Participatory Monitoring and Evaluation of a Project to Combat Desertification in Drylands (Case Study in Centre Western Tunisia)

  • Boubaker Raddaoui
Part of the NATO Science for Peace and Security Series C: Environmental Security book series (NAPSC)

The success of projects to combat desertification is measured through their contribution to the achievement of outcomes. Monitoring and evaluation activities must increase their focus on outcomes by shifting towards better measurement of performance and more systematic monitoring. Such activities must be inspired by an organizational culture of learning, transparency and accountability

A case study of participatory monitoring and evaluation is presented in a pilot project to combat desertification that involves the local agro-pastoral communities and is implemented by OEP (Office de l'Elevage et des Paturages) and NRD (Nucleo Ricerca Desertificazione — University of Sassari), in Feriana, Governorate of Kasserine in centre western Tunisia. It aims to recover degraded rangelands by planting fodder shrubs, as well as complementary activities involving public awareness and targeted to training local users. The approach used was based on participatory monitoring tools, associated with remote sensing data and GIS, and specific indicators tests developed by OSS-SMAP/CE oriented to monitor the implementation of the National Action Plan (NAP) to combat desertification, at the sub-national and local level in Tunisia, and to evaluate its impact on the environment and natural resources management capacity of local communities

Appropriate indicators were adopted to check both the biophysical outcomes and their social impact. Some of the indicators used as remote sensing parameters, which were assessed using an ‘expert’ approach, while others required a direct interaction with local breeders and farmers

Preliminary results showed that the plantation of fodder shrubs has a positive impact on soil stability, wind erosion and water runoff control, but plantation success is strictly related to climatic conditions and the appropriate involvement of the local farmers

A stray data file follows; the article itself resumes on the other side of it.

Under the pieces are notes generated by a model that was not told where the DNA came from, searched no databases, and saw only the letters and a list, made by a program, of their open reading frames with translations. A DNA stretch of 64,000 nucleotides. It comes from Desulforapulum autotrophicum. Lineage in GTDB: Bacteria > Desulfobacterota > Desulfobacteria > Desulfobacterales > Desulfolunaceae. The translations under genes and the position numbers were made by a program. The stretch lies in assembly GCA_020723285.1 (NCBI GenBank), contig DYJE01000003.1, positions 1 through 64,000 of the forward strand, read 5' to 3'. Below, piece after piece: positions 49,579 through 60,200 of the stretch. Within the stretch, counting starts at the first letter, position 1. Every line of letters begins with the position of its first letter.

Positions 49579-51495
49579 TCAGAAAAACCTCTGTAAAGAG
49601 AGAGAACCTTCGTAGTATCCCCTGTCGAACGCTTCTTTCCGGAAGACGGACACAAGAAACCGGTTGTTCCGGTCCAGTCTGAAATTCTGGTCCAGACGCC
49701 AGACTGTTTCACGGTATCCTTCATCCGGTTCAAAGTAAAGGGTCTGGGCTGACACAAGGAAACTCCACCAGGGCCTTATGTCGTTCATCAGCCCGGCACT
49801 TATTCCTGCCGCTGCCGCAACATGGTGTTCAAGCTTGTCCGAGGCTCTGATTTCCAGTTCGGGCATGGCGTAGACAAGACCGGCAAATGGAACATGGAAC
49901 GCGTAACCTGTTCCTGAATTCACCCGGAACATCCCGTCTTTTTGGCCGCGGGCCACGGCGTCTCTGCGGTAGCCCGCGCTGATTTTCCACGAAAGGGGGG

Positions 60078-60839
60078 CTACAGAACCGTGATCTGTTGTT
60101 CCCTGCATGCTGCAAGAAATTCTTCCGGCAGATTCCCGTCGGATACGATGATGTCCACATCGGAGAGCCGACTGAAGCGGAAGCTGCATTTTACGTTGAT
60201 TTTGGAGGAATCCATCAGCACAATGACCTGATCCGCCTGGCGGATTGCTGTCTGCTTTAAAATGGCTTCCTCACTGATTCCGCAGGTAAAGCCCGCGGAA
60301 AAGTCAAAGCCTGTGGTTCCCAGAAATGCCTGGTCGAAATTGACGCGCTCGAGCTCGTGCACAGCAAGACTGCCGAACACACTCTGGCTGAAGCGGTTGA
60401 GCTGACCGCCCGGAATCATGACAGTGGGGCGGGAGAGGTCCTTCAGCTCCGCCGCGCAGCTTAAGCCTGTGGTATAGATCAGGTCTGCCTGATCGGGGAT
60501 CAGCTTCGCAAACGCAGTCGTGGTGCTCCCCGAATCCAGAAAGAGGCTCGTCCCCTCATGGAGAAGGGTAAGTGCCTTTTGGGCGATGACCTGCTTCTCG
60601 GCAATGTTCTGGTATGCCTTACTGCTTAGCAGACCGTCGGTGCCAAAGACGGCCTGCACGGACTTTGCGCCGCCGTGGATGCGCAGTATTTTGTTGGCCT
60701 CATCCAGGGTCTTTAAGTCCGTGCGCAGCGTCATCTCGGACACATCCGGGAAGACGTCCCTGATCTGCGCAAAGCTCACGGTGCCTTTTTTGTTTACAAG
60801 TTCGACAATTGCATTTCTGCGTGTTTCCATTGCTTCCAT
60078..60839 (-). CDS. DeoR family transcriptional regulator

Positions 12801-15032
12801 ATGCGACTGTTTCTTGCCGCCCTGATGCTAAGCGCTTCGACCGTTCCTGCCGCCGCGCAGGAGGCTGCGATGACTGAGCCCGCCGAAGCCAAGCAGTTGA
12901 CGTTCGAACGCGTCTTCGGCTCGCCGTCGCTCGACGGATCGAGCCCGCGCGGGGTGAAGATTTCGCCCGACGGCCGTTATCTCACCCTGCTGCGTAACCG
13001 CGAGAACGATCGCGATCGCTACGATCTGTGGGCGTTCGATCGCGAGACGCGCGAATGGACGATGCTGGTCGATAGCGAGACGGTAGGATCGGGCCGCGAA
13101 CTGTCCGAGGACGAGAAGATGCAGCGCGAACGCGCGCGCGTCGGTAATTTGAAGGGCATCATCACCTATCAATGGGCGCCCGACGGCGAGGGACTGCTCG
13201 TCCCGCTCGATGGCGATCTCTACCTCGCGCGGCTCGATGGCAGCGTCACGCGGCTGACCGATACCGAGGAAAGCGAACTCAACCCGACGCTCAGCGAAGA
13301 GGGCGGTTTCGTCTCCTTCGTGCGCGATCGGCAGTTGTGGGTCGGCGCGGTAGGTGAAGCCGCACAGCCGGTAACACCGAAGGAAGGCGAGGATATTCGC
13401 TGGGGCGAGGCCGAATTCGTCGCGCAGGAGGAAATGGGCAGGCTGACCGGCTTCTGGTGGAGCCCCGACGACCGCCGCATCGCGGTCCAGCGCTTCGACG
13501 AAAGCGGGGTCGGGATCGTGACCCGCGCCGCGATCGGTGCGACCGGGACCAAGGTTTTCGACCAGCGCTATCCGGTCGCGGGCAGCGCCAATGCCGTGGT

The indicator ‘fodder supply in period of pastoral deficit’ has proved its reliability and credibility to the extent that it accurately confirms that the impact of shrub plantations cannot be determined in cases where maintenance is no longer assured and the grazing ban has been lifted. The parameter ‘appropriation and charge holder level’ accurately indicates plantation durability and restoration techniques effectiveness. Local management capacities were measured in terms of compromises, project activities, internal conflicts, and the identification of priorities and needs of the local population, and inquiries were made on the socio-professional organization's reliability and representativeness. It revealed that the professional structure created by the project is still unable to ensure sufficient assistance to the population and to manage the divergent project objectives and expectations. Participatory monitoring and the evaluation of the socio-organizational capacity for managing natural resources, for collaboration, and for conflict-solving emerged as an effective tool towards strengthening local participant's capacity for land restoration techniques. It also generated some practical recommendations to be considered while implementing other development projects dealing with combating desertification

Keywords

Participatory monitoring evaluation combating desertification projects local people organization rangeland improvement grassroots indicators 

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Copyright information

© Springer Science + Business Media B.V 2009

Authors and Affiliations

  • Boubaker Raddaoui
    • 1
  1. 1.Office de l'Elevage et des Paturages (OEP)KasserineTunisie

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